Now that we have established the benefits of the system where control signals can be multiplexed between control units, like CAN bus, let’s think about the other benefits of the electrical control system. For example, we have a cage around the mast, which protects the driller from rotating parts and there is a door in the cage (see Example 6). If the cage’s door is open, the rotary head can’t be activated or can be rotated at a really slow speed.

↑ Example 6 – Direct-operated hydraulic system with a cage interlock valve

Let’s now use the systems from the previous examples: direct/manual-controlled hydraulic, hydraulic pilot control and electrical control. In direct/manual-controlled systems we need to direct the rotation oil flow from the control valve first to a valve in the cage which then would allow oil flow to rotate the head motors in case the cage is closed. In this kind of system, hoses must be big enough to minimize flow losses and should also be able to withstand the maximum system pressure.

The valve which senses if the door is closed or open must be as large for the same reason and it will need a lot of force to operate due to its sheer size. This kind of system is not only difficult to make but also increases loses in the system because of the long hose runs. In a hydraulic pilot-operated systems (see Example 7), stopping or slowing the rotation can be done in two ways.

↑ Example 7 – Pilot-operated hydraulic system with a cage interlock valve

We could use a system similar to the one described above or place the valving in a pilot circuit. When the valving is placed in a pilot circuit, there are the following benefits: the sensing valve for the cage door does not need to be large, it does not need to withstand the maximum operating pressure of the hydraulic system and it can be activated with less force. Also, it is more convenient for the driller to operate a hydraulic joystick compared to a direct-operated valve. However, if we instead have one or several valves which can rotation interlock, the system becomes more complex, and more hosing is needed. Also, long pilot lines sometimes result in delay in control and the system becomes awkward to operate.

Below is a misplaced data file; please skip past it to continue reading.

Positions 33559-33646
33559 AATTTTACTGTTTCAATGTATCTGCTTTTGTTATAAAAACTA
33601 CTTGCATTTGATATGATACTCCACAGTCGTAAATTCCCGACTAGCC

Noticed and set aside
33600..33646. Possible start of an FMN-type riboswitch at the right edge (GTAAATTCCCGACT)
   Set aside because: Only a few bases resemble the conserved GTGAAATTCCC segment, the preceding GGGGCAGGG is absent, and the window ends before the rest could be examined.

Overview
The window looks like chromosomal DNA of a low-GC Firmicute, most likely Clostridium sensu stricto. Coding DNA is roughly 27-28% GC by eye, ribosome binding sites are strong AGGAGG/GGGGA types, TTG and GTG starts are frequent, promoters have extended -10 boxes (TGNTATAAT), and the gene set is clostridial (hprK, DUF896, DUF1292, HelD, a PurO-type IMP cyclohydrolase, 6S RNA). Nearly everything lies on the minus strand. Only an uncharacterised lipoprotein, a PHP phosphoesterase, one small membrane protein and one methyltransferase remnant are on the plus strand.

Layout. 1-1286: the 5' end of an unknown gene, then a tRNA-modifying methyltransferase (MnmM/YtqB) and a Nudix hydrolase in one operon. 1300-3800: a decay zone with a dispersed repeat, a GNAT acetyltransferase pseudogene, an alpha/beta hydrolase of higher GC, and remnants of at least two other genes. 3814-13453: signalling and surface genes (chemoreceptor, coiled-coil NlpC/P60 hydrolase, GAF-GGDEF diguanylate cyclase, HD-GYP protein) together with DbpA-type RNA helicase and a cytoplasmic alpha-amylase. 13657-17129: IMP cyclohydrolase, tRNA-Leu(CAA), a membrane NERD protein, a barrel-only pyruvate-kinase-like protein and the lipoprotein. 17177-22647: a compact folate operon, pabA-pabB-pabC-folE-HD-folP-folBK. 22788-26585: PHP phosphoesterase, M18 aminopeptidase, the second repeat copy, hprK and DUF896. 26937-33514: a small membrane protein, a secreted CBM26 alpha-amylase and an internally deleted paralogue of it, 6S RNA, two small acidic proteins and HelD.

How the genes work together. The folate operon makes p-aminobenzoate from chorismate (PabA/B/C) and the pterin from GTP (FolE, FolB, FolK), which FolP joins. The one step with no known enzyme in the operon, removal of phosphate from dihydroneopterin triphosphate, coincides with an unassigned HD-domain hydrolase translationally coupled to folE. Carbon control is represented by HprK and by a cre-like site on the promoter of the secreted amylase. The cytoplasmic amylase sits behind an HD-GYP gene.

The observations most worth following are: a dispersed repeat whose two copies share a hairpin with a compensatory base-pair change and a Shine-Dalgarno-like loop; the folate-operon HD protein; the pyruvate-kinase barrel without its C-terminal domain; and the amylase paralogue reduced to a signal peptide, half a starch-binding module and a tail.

If using electrics, the simplest solution would be to use a proximity switch, a relay and a solenoid valve (see Example 8).

↑ Example 8 – Electric-operated hydraulic system with a cage interlock valve

By doing so, long hose runs can be replaced by a proximity switch and wiring, which controls the interlock valve. Options for component location are many, but I believe that everyone agrees that running two core cable is in most cases easier than hydraulic hoses and takes up less space. Also, if one solenoid valve is close to another, the valves system has minimal delay. Again, thinking of a more complex system with multiple functions which can interlock rotation, this one will become complex and difficult to troubleshoot due to the many interlocks. But if instead of using relays with proximity switches, we had a PLC where all proximity switches are connected – which can be more expensive, however – there are undeniable benefits. Some of them: the system is more reliable as PLC does not have mechanical contacts as relays do, the status of proximity switches can be monitored, so cable breakage can be detected, more complex interlocking can be done via the PLC software and its characteristics can be easily altered without doing any physical changes to the system. When the system has an HMI, the operator gets real time information of different interlock statuses and whole system diagnostics.

I hope this article was able to point out some benefits of using electrics in drilling rigs. However, the most important thing to consider when deciding between hydraulic and electric controls is the level of technical expertise of the people who will maintain the systems and equipment available. Even the most advanced PLC-controlled system is useless if no one knows how to fix it or has any troubleshooting equipment when a problem arises.

About the author

Peter Kuusimaa is a Finnish mechanical engineer who has been working with and designing hydraulic and control systems for drilling rigs for over 20 years and in different continents. He is currently based and works in Australia. He has been part of many major drilling companies, nowadays he works as a consultant and a freelancer. You can find Peter at Comet-Tech Pty Ltd, on www.comet-tech.com.au or at comet-tech@bigpond.com.